The group illustrated a seamless transition from the beginning toward the working stage, illustrating significant insights into the group’s dynamics and process. As the group transitioned, a noticeable aspect is how the group became at ease with both the leaders and other members. Initially, one could realize that the group was struggling to understand and relate with one another. The members made personal comments without any regard for the rest of the group. Nonetheless, as the session progressed, it became evident that the members were making attempts to make conversations and trying to obtain the input of other members to their comments Jacobs et al. (2015). Therefore, this shows that the group dynamics and processes progressed toward the working stage.

All the participants in the sessions were actively engaged and demonstrated this in different ways. A significant way of illustrating participants’ engagement was by encouraging drive-in dialogue between each other and the leaders. Members asked intuitive questions on various aspects related to anger management and their personal triggers. For example, when explaining her situation, Jen asked, “Is divorce not reason enough to get angry?” The session was overly therapeutic to them because all the members were able to determine the leading elements that made them angry. Additionally, the members were also able to understand how to deal with the triggers and various approaches that may utilize to calm them down. Therefore, the ability to identify the triggers and ways to calm down illustrates the extent to which the session was therapeutic.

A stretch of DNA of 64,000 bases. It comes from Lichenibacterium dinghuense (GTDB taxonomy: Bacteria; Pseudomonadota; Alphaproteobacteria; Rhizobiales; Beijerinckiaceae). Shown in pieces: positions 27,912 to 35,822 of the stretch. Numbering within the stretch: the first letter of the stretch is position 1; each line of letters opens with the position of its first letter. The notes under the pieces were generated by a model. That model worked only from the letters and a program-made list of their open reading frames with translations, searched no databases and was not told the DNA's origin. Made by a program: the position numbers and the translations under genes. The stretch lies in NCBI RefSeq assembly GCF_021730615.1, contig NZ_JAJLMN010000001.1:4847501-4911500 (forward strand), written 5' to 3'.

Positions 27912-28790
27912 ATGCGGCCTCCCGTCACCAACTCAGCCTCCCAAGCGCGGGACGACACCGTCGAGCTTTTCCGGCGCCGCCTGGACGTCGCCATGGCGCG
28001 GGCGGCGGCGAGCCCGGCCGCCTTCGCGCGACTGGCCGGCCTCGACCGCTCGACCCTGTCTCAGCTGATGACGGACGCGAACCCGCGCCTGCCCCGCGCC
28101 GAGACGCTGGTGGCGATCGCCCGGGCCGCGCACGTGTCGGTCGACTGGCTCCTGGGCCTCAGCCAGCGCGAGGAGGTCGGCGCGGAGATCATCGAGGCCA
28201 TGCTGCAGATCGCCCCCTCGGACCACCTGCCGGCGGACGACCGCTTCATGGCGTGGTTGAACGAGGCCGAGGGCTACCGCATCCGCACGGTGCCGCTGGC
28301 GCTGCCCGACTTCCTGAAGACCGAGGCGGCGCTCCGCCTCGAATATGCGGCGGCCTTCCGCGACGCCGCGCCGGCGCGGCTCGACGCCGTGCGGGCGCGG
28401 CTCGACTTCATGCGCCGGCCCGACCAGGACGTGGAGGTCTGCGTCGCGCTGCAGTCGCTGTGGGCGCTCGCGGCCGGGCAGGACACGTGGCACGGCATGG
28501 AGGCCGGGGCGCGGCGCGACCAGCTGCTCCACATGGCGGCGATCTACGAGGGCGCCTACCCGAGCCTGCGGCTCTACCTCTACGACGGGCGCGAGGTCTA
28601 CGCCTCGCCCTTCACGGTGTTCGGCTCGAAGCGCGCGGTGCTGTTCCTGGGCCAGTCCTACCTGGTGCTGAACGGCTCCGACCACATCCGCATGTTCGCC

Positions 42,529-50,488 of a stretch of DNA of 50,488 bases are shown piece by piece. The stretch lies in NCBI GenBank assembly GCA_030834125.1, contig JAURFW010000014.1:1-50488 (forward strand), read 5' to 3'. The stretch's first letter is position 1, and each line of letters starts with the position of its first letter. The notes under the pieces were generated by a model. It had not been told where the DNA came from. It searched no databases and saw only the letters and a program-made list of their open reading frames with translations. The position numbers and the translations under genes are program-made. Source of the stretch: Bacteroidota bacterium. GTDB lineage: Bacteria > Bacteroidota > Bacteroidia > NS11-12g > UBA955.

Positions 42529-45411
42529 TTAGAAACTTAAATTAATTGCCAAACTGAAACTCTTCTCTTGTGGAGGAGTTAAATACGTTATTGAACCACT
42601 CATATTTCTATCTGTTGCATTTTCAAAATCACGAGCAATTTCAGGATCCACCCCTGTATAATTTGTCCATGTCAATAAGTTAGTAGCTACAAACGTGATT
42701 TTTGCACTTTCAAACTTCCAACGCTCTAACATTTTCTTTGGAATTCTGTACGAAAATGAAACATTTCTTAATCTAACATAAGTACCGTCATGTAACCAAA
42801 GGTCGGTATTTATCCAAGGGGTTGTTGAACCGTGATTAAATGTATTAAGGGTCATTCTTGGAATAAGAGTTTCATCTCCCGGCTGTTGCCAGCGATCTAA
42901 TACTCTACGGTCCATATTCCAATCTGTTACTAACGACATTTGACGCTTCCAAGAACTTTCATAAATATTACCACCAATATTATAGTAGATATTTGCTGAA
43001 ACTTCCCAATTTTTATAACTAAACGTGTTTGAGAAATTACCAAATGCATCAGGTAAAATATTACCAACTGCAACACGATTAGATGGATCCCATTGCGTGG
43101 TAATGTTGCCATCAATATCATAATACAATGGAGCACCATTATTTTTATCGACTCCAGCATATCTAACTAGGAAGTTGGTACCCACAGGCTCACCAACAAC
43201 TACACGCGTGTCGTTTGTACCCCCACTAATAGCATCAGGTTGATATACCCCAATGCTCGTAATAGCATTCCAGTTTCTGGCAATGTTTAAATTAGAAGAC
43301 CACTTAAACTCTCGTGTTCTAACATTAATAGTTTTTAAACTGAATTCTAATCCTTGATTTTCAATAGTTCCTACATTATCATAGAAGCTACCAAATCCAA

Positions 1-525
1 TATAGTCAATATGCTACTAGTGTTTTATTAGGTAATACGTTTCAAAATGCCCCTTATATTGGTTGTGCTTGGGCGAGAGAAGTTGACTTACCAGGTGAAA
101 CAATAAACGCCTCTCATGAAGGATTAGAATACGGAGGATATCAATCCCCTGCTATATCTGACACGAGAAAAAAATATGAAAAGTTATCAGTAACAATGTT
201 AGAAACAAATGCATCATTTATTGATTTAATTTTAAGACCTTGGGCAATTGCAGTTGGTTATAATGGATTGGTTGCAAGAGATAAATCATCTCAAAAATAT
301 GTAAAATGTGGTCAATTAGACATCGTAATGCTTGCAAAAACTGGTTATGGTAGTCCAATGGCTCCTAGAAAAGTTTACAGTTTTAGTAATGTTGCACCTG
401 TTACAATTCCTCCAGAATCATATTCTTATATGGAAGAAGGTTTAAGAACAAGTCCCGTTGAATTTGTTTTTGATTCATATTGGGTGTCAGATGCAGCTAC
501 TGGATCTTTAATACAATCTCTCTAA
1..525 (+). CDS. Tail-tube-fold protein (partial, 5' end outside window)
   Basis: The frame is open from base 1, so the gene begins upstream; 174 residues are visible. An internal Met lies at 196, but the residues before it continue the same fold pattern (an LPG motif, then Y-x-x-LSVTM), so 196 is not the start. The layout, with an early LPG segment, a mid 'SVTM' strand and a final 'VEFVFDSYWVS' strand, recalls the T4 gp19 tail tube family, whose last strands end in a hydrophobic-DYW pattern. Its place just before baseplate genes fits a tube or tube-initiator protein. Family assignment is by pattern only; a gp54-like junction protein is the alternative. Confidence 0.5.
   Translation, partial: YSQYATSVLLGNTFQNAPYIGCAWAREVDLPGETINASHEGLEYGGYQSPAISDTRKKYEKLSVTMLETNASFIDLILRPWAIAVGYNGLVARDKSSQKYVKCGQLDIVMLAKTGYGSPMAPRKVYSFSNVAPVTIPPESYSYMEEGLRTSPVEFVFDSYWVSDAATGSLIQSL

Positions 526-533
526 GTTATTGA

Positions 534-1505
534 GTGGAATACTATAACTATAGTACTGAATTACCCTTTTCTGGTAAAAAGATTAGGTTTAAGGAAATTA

This session could have been improved upon by encouraging the members to emphasize direct communication with each other. A close review of the session points out that the leaders did most of the talking, and the members-only talked when they were asked specific questions. While this approach demonstrates that the leader was in control of the group, the members may not get the most out of the session. This aligns with the conclusion that encouraging more communication among the members could prove effective in improving the session. An essential lost opportunity for the leaders is asking the members different or more questions. This approach would allow the leaders to make the members feel engaged and make the entire session more effortless and more fruitful for all members.

I would have led this group differently by asking different questions, more questions, and asking the same question differently. The approach would allow the members to open up more quickly on specific issues that they would otherwise keep to themselves. This approach would also involve responding empathetically and warmly regardless of the situation being addressed. The session supports the biblical view of persons by its emphasis on making all persons have the ability to control their emotions of anger at all times.

A biblical perspective could be integrated intentionally into the group by using specific biblical teaching or scripture in the context of the session. As an emerging group leader, a new insight about myself is the ability to use empathy to focus on others. This will allow me to have a productive relationship with other individuals around me. Another crucial insight is forming well-rounded teams that present complementary skill sets, qualities, and strengths to create high-performing teams.

Reference

Jacobs, E. E., Schimmel, C. J., Masson, R. L., & Harvill, R. L. (2015). Group counseling: Strategies and skills. Cengage learning.